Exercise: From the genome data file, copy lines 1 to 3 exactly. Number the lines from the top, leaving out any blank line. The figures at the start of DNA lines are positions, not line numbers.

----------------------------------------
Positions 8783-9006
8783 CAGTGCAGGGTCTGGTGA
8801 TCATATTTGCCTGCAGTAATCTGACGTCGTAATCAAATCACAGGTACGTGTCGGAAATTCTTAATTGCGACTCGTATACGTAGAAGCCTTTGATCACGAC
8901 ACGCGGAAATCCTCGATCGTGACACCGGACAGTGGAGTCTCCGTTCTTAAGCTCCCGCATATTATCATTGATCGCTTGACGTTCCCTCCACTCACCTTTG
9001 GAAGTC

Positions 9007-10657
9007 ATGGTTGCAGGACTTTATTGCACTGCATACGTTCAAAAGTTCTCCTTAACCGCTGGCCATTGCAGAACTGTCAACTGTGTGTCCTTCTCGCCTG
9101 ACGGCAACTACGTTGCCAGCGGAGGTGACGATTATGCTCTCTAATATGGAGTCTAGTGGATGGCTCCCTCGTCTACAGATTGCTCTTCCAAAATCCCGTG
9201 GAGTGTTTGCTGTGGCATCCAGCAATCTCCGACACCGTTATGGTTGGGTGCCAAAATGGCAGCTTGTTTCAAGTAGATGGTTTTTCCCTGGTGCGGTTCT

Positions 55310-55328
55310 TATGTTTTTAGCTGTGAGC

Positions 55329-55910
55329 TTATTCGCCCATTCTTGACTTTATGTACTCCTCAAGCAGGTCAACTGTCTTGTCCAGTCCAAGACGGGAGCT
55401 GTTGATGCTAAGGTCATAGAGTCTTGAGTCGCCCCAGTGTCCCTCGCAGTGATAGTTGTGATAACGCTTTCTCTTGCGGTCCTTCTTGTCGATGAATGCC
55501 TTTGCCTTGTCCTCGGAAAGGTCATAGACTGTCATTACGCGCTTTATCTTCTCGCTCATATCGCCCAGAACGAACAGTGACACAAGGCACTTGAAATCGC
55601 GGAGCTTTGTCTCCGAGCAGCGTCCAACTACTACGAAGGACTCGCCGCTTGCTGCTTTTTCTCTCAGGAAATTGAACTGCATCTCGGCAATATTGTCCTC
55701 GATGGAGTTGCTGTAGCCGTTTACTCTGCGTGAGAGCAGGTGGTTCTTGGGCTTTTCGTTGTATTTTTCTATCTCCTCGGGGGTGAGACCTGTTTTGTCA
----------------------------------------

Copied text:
Positions 8783-9006
8783 CAGTGCAGGGTCTGGTGA
8801 TCATATTTGCCTGCAGTAATCTGACGTCGTAATCAAATCACAGGTACGTGTCGGAAATTCTTAATTGCGACTCGTATACGTAGAAGCCTTTGATCACGAC